The Cowboys aren't averse to pursuing nontraditional ways of finding players who can help the team. They used a reality show to find Jesse Holley, they turned to baseball for Drew Henson and Chad Hutchinson and they dragged Nate Newton out of the world of competitive pie eating.
We're kidding about the last one but history has shown that you don't need to be a blue-chipper to earn a helmet with a blue star. This year is no exception. As Todd Archer of the Dallas Morning News points out, there's a pretty good chance that the Cowboys will wind up keeping five undrafted rookie free agents when they finish up the preseason.
We've already covered the rapid rise of safety Barry Church, but similar stories can be written about the way fullback Chris Gronkowski, center Phil Costa, cornerback Bryan McCann and safety Danny McCray have opened eyes and earned larger opportunities this summer. McCray, for example, is getting looks as a nickel linebacker, a good sign that coaches are looking for reasons to keep him rather than reasons to send him packing. Others have pounced on chances that came about because of injuries to other players or because veterans have been ineffective and left the door open.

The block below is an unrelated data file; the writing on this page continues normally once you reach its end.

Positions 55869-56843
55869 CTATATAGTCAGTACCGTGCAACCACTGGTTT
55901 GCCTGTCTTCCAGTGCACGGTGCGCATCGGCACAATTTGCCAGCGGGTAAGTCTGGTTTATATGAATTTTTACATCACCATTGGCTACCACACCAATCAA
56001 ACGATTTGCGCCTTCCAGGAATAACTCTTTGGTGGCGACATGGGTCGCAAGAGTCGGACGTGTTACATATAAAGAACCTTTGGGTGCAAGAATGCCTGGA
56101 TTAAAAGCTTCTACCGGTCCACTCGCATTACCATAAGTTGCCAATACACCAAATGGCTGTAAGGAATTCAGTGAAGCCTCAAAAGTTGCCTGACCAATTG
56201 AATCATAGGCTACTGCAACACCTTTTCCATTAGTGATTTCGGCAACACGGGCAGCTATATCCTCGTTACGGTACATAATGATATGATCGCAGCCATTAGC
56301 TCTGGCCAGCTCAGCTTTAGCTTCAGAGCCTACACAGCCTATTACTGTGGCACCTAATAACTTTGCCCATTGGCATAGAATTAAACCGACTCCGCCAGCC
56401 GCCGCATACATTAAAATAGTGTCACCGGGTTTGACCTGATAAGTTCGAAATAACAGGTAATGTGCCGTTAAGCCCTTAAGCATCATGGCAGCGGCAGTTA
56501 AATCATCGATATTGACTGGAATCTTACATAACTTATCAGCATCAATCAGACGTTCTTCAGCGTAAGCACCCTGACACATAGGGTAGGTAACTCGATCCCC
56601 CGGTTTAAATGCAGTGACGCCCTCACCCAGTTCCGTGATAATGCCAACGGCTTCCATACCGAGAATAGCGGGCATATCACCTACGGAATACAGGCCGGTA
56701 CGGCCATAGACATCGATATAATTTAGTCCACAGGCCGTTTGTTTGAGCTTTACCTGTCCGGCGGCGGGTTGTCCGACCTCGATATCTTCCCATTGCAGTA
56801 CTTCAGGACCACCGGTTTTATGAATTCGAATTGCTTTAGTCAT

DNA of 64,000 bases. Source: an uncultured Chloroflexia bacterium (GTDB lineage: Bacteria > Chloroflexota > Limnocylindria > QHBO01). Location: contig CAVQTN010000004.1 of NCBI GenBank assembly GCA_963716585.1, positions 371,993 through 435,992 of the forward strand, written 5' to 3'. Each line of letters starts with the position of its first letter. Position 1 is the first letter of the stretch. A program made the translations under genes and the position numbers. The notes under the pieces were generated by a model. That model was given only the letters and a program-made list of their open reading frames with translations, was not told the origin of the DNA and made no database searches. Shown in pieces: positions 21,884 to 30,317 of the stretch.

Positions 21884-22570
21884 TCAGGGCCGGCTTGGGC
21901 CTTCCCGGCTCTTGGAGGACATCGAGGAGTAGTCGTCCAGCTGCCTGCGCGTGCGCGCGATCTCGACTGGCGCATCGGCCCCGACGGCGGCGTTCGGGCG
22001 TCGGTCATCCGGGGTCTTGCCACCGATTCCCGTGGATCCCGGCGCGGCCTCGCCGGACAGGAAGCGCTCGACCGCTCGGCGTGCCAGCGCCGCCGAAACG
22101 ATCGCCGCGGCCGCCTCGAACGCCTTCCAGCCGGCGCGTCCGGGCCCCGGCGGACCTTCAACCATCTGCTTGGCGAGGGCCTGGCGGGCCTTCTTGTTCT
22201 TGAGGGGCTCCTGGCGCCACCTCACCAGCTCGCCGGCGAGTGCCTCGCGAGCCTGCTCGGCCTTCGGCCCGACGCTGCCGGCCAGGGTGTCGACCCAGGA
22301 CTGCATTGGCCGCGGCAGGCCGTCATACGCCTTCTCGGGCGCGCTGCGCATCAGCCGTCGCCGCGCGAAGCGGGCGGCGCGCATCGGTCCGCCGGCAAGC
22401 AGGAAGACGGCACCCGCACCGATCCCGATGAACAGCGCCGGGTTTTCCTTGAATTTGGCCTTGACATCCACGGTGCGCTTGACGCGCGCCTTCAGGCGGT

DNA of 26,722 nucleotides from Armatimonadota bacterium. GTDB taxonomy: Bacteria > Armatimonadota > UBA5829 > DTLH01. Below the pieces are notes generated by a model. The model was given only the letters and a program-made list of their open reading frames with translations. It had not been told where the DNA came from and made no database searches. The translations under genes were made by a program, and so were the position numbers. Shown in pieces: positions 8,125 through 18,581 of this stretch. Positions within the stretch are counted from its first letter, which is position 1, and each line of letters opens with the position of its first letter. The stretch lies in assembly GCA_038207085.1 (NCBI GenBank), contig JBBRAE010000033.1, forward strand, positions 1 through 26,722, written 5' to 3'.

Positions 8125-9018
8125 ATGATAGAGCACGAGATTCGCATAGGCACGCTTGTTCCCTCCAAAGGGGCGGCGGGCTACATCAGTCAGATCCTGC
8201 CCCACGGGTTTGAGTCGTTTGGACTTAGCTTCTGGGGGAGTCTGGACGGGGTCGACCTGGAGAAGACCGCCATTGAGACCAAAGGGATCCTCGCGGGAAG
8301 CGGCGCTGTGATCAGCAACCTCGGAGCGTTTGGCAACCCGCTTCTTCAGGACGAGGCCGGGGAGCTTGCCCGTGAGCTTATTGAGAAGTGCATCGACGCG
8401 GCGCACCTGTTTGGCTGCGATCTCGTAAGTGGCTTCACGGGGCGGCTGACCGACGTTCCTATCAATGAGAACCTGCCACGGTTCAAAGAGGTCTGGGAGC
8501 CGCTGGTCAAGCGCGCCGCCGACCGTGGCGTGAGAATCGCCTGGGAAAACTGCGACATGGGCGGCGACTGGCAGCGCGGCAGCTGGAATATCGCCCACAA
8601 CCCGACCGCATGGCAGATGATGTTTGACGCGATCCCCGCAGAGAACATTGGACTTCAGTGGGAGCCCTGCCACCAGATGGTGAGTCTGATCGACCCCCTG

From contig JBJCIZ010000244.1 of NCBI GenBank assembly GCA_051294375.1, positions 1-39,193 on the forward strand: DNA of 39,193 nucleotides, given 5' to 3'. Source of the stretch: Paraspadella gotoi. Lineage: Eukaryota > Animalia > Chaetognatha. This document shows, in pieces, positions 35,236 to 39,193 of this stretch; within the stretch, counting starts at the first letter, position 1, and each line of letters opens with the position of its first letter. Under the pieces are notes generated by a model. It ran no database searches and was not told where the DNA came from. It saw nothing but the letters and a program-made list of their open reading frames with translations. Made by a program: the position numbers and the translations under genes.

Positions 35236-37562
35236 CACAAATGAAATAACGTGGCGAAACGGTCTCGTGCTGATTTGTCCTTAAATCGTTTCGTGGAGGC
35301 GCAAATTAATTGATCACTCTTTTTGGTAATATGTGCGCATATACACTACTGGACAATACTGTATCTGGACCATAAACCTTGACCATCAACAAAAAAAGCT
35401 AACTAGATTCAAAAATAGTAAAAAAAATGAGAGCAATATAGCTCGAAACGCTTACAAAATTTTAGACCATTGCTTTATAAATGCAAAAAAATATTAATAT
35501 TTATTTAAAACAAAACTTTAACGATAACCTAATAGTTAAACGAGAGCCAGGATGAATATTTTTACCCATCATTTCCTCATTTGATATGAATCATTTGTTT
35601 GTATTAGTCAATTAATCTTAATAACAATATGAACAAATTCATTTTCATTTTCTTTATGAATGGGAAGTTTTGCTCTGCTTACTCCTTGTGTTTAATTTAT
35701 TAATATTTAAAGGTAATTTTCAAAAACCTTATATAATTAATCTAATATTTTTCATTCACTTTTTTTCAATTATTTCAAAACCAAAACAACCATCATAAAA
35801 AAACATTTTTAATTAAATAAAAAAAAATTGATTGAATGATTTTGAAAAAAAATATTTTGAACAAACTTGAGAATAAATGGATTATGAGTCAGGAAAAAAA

Is that a good thing for the Cowboys, though? The answer here is yes, although it's impossible to ignore the negative viewpoint.
That view would come down to a belief that the Cowboys aren't doing a good enough job of drafting and developing players if they can find better contributors on the scrap heap after the draft winds down in April. You can't count on striking gold like that every season, so it is far better to have a strong scouting department that gets you outstanding players who fit your system in April.
Fair points, but it still says more good than bad about the Cowboys. First and foremost, it is good that the Cowboys are committed to taking the 53 best players with them into the season regardless of pedigrees(*). For too long this franchise has been absorbed with style and light on substance, something that you can't say now that guys are walking in off the street and beating out more established players.
* - Does not apply to Roy Williams.
It's not like we're talking about guys playing crucial roles here. Most of these players are never going to advance beyond special teams spots, spots which are always best filled by hungry players looking to impress someone enough to not have to work for UPS. But sometimes they turn into Miles Austin or Stephen Bowen, to name two guys who might have been overlooked by franchises less willing to let performance dictate who gets to wear the uniform.
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